Long sitting on the Pacific sidelines, China spotted an opportunity. In 2014, Xi Jinping announced his “Asia-Pacific Dream” of cooperation and then launched a tour of the South Pacific countries. Its main methods of interference consist of undermining democratic institutions, creating economic dependence, and stifling criticism of Beijing. The South Pacific is extremely vulnerable on all three fronts. According to the 2021 State of Democracy report, the three Pacific island nations assessed — Fiji, Papua New Guinea and the Solomon Islands — were all ranked as “weak democracies.” According to the global corruption watchdog Transparency International, more than half of Pacific islanders believe corruption is a significant problem at home. The financial lure of China increased post-Covid-19 and is having diplomatic ramifications. After large cash dumps in 2019, Kiribati and the Solomon Islands switched diplomatic allegiance from Taiwan to China. Fiji and the Cook Islands received loans from China’s Asian Infrastructure Investment Bank in 2020, after being knocked back by traditional Western partners, and Vanuatu went straight to the Chinese government for financial support in 2021.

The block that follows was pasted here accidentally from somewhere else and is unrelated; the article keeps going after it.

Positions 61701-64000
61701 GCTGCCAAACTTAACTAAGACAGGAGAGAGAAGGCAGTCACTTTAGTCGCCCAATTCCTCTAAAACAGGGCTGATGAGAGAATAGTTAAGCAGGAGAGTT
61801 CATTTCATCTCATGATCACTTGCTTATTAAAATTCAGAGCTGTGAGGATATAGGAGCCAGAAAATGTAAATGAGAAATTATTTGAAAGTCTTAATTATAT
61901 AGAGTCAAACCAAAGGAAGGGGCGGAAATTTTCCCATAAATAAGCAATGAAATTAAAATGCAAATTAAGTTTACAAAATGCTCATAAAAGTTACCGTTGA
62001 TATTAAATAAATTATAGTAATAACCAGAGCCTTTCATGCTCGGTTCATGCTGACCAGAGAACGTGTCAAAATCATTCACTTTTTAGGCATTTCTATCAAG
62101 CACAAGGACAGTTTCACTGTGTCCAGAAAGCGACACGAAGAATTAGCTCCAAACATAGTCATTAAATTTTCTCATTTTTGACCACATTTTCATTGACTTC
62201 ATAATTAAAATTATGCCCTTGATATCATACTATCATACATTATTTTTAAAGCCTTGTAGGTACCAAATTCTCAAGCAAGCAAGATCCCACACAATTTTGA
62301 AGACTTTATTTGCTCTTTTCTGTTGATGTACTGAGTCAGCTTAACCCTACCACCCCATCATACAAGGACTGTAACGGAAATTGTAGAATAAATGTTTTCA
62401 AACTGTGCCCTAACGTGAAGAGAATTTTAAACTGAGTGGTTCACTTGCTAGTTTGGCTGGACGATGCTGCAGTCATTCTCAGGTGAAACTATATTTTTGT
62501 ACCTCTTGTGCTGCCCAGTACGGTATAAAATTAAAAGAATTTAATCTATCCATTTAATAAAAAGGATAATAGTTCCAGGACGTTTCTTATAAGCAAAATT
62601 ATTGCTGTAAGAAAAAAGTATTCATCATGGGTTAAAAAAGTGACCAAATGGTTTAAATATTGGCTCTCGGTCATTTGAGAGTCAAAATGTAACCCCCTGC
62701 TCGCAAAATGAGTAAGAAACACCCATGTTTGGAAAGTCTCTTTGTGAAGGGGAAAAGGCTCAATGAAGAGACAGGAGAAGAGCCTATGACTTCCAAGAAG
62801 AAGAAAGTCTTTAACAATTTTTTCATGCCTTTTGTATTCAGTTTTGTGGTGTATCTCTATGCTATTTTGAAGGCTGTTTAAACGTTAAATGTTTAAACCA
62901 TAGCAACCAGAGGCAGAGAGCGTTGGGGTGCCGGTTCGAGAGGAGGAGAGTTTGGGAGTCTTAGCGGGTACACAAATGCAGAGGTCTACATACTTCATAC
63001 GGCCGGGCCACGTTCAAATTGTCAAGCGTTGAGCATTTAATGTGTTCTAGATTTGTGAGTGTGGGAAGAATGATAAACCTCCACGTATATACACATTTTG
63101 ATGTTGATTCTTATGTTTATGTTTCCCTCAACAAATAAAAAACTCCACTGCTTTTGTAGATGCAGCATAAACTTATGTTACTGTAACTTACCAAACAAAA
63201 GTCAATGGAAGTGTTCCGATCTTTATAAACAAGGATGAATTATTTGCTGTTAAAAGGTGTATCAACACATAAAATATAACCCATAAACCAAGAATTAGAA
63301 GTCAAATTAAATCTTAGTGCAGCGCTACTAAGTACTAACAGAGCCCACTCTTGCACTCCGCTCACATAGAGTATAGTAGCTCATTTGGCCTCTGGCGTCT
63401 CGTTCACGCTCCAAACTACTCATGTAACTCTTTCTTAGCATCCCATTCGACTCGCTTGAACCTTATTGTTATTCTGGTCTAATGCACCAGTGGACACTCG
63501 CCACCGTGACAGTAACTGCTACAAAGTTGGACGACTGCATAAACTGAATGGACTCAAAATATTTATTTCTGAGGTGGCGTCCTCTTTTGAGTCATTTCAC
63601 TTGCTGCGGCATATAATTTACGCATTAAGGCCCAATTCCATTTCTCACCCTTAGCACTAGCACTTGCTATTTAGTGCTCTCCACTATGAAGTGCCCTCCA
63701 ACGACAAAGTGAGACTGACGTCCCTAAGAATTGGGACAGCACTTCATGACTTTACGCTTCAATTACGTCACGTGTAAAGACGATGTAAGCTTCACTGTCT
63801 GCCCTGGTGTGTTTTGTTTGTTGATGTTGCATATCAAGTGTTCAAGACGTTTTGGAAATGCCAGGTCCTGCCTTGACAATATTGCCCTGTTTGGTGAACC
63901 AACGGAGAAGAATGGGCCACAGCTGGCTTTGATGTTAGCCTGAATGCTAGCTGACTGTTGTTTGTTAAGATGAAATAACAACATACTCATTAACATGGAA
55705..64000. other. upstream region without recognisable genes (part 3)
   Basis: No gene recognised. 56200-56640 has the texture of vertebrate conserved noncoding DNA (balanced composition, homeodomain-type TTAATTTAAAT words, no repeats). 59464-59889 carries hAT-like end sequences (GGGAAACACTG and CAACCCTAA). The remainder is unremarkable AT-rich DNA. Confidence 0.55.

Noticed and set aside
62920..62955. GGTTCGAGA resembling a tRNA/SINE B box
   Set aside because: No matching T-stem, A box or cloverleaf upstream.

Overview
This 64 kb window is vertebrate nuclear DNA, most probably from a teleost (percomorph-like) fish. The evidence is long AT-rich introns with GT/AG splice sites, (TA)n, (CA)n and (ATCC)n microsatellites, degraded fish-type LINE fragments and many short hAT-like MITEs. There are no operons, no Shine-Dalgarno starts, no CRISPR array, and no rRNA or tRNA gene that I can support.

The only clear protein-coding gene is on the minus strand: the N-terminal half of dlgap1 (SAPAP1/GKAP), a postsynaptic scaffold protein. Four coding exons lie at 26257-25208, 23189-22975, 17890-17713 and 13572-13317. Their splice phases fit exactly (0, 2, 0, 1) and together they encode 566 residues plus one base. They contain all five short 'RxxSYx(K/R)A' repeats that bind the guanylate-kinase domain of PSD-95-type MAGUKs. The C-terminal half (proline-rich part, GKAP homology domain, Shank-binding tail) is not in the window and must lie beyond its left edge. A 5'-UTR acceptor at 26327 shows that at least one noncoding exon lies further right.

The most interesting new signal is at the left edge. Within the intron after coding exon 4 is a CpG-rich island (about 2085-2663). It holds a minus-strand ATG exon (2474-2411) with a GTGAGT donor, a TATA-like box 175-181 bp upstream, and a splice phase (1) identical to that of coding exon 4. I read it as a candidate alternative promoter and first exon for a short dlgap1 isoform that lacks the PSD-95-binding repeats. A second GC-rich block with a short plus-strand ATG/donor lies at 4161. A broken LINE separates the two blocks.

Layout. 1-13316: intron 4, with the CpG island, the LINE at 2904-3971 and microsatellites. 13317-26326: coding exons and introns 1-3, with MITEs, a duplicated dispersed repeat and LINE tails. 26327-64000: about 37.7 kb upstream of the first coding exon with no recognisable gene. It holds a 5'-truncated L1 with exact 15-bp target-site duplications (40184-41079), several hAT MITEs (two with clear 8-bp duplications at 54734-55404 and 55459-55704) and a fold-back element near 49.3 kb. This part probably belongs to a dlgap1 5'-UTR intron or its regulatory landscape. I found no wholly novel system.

Beijing opened a consulate as part of its embassy in Tonga last year for its 4,000 citizens who live there. China’s ambassador then signed over more than $24 million in Tongan currency for more building. The money was to fund a new bridge to connect the remote east side of the main island, where some of the best farms sit in sleepy villages, to the port in the capital. And who is building it? Not underemployed Tongans, but blue jump-suited men from China. Tonga also received $11 million for the construction of its St. George Palace, which equaled 2.6 percent of its GDP.

The extent to which China can help Russia sidestep sanctions is both debatable and probably minimal, but it does mean Russia will no longer work against China on Taiwan or its other ventures here in the Pacific. A weak Russia suits China because it would have little choice but to kowtow to Xi. Putin would be more likely to give him access to northern Russian ports, to accommodate China’s growing interests in Central Asia, and to supply it with cheap oil and gas among other things.